Words matter. They help us understand each other and the things around us. Sometimes well-intentioned people do not know how to talk about disabilities and accidentally use language that is offensive. The common words of today may become offensive at a later point in time as more self-advocates discuss how those words make them feel.
As a general rule, language about individuals with disabilities should reflect that which is used by self-advocates to describe themselves. Occasionally, self-advocates don’t agree on which words are best. For example, some people on the autism spectrum use identity-first language (“I am autistic”), and other people use person-first language (“I am a person with autism.”) Judy Endow, a well-known self-advocate on the autism spectrum, discusses some of the reasons in this article while highlighting what is most important:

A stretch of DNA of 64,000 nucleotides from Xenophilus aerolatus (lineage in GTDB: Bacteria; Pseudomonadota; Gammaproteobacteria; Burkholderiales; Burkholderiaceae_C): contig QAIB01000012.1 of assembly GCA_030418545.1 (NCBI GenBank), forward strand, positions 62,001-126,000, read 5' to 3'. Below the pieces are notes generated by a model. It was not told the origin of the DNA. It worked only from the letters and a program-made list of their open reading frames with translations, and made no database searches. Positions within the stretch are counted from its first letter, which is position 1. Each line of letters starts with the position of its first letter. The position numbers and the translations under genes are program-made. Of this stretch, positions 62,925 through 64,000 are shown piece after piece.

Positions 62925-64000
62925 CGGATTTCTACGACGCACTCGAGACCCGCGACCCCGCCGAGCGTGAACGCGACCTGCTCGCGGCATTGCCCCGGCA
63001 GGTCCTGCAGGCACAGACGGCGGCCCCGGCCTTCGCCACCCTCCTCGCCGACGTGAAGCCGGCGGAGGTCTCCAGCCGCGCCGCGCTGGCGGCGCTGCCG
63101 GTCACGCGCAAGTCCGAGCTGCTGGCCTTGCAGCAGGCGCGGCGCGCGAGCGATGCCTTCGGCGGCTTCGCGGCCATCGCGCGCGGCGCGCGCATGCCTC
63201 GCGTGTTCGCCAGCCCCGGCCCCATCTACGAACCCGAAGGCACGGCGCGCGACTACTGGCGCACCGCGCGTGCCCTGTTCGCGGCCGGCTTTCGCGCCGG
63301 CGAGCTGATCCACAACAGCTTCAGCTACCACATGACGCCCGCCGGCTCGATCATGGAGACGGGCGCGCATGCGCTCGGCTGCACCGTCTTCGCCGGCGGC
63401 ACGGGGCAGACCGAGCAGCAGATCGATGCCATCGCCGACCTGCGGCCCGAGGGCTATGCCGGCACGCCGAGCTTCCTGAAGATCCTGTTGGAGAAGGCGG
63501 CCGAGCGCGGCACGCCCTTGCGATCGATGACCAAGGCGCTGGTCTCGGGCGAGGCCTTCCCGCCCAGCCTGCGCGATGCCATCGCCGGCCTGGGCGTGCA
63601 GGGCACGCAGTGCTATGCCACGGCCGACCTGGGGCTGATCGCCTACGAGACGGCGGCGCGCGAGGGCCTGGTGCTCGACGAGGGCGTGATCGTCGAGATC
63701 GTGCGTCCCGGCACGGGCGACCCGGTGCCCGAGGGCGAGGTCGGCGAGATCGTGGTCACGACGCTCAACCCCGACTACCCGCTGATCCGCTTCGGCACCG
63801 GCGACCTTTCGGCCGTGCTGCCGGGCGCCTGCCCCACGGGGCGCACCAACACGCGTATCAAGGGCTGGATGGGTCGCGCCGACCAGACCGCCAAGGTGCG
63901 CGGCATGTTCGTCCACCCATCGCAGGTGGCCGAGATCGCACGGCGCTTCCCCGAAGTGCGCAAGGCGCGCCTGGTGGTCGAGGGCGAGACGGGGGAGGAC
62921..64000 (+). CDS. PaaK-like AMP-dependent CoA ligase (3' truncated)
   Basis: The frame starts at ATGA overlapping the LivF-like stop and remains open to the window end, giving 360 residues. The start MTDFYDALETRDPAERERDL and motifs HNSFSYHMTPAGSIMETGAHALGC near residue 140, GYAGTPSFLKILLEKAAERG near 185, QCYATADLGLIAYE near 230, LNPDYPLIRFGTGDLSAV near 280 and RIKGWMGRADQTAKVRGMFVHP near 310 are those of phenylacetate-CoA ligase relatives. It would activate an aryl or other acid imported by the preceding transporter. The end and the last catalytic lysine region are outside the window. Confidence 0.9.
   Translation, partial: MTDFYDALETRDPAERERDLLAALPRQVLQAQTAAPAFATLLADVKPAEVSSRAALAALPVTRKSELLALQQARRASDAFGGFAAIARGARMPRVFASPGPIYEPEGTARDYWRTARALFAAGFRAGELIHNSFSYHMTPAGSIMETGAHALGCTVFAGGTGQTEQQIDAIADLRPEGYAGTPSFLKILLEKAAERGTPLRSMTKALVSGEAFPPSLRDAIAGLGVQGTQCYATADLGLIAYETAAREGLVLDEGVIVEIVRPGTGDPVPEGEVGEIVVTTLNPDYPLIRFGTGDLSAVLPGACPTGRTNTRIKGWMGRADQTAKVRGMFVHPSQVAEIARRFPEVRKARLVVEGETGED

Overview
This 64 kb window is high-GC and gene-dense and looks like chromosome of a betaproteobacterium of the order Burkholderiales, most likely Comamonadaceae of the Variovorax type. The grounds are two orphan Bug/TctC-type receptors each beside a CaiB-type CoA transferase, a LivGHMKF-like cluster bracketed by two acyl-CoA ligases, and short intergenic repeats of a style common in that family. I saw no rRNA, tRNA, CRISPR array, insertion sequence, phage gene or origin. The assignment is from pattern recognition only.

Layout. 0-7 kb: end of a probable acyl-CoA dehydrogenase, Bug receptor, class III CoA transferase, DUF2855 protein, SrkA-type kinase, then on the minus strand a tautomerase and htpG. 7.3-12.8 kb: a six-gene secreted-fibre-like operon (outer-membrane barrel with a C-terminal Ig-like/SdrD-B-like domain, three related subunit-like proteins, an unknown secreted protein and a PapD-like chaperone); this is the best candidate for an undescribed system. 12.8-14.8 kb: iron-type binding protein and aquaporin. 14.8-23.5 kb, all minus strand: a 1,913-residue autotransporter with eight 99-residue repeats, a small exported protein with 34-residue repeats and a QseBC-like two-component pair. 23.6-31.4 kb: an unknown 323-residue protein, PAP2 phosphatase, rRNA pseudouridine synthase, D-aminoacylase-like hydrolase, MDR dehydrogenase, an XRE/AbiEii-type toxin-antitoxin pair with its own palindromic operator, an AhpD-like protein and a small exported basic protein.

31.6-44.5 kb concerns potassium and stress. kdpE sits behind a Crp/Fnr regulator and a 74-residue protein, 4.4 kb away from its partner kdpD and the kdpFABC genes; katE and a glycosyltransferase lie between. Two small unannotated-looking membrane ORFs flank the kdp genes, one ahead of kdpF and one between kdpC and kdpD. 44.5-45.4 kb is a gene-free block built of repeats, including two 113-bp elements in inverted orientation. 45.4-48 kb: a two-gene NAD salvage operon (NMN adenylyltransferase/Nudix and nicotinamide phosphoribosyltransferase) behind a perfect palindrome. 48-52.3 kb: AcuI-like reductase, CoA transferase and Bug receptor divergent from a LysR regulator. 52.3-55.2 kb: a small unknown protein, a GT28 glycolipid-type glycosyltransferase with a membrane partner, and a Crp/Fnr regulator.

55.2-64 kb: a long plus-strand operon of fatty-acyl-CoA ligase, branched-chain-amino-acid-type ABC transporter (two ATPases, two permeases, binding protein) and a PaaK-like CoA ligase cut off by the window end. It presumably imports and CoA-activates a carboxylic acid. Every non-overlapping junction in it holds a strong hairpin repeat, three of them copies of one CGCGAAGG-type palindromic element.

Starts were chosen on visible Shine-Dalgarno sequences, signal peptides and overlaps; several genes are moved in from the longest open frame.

“Rather than seeing the polarized language of person with autism and autistic, I see a unifying construct. I now see that when Kathie Snow invited us to use person-first language she was actually inviting us to come into a person-first attitude. And it is this person-first attitude that unites the word usages of person with autism and autistic. We all want to be included in the human race.” – Judy Endow
To promote understanding, here is a “cheat sheet” that describes why some words should never be used (in red), why some words may offend someone (in yellow), and a few options that most self-advocates promote as acceptable language (in green).
Sometimes Objectionable Terms
View our Facebook Live Discussion: “Words Matter: Talking About Disabilities”